Official Guitar, Amp, Pedals, and Gear Thread

Discussion in 'Fine Living, Home, Design & Auto' started by Piobaire, Feb 25, 2010.

  1. TC (Houston)

    TC (Houston) Senior member

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    Yeah, I get it. I have read this over the years on The Gear Page, and I don't have any reason to believe that it's not true. I just personally wouldn't be confined to such an approach, because whether a guitar is great is mostly a subjective determination that you can only make once it's in your hands. Looks are important to me, but it's only part of the equation. When I was on a quest for a Historic, I played countless guitars over a several month period both locally and whenever I was on the road. I played some great looking ones that I didn't want to pay up for, and some great players that I just didn't like the finishes, and then also a ton of dogs. I did find a few viable candidates locally but I really didn't want to buy new.

    Your quest will also be more difficult because you are only considering new guitars? Unless you only play in your bedroom, guitars aren't going to stay perfect and in my view it's not worth it to pay a premium for a near perfect guitar just to have it dinged and scratched over time. I'm very careful with my guitars, but you put 4 people in close quarters and it's just going to happen, there's no way around it.

    And then I got kind of obsessed with gold tops which frankly makes it a lot easier because you can't nit-pick the finish to death. :) I had narrowed it down to 2 choices and then a local shop took in a 2003 R7 on a trade that I played and knew instantly this is the one.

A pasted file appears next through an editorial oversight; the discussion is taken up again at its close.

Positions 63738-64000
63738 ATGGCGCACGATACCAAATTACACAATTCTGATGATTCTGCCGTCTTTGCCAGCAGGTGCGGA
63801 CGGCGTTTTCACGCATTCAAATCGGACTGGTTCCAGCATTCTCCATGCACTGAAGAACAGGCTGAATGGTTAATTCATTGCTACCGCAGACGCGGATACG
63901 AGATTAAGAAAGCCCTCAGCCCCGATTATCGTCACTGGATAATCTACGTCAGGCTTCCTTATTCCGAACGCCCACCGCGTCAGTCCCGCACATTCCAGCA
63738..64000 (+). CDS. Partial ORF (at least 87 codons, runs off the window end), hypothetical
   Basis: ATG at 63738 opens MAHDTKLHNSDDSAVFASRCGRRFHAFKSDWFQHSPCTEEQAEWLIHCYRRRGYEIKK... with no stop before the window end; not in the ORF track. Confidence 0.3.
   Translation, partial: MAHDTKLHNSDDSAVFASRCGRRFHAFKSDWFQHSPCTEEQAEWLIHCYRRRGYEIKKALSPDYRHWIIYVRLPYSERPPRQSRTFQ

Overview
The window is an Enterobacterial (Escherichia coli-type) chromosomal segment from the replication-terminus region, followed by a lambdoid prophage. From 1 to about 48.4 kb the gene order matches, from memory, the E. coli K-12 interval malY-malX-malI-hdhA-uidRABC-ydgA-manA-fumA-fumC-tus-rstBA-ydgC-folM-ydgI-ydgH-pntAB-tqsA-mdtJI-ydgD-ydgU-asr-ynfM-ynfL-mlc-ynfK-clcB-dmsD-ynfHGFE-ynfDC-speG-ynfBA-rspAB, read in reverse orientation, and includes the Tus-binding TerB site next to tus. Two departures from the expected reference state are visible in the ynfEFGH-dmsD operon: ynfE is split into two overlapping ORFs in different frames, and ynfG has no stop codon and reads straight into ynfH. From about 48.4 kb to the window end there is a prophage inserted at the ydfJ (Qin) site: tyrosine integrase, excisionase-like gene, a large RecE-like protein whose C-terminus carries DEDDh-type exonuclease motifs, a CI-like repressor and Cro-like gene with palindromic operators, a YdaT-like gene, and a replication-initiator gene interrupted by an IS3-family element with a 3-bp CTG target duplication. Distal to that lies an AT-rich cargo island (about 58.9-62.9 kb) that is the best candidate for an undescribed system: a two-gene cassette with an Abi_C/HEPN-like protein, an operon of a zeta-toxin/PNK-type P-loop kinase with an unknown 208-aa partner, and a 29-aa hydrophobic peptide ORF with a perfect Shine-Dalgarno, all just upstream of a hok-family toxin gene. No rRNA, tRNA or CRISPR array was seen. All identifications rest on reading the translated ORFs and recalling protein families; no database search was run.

My point is I wouldn't rule out finding a great guitar locally, especially if you're willing to consider pre-owned instruments.

    I've done this a few times and coincidentally (or not), I ended up bonding a lot more with the used ones I bought because of how they played and felt in my hands than the new ones I bought because they were aesthetically the best candidates. But there's certainly no losers in the group.

    [​IMG]
     
    Last edited: Apr 4, 2014


  2. gomestar

    gomestar Super Yelper

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    i'm as big of a stickler to "never buy new" as anybody, much like most of the people in this thread, but to Foof's defense the Gibson CS did a bunch of revisions to the historics starting in 2013, revisions that made them more time period correct. the changes seem very well received to boot, so he's trying to get in on the updates.
     


  3. TC (Houston)

    TC (Houston) Senior member

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    Ah, well that does make some sense. Admittedly I haven't followed the market in a few years.
     


  4. patrickBOOTH

    patrickBOOTH Senior member Dubiously Honored

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    ^Very true about the new historics being great. If "historically accurate" isn't a concern I'd still only opt for custom shop Gibsons. They are truly great guitars. On your light ass Les Paul... Mine weighs 12 pounds. :nodding:
     


  5. TC (Houston)

    TC (Houston) Senior member

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    LOL, I've actually never weighed mine, but I've worn it for 2-3 hours at a time and it has never bothered me at all.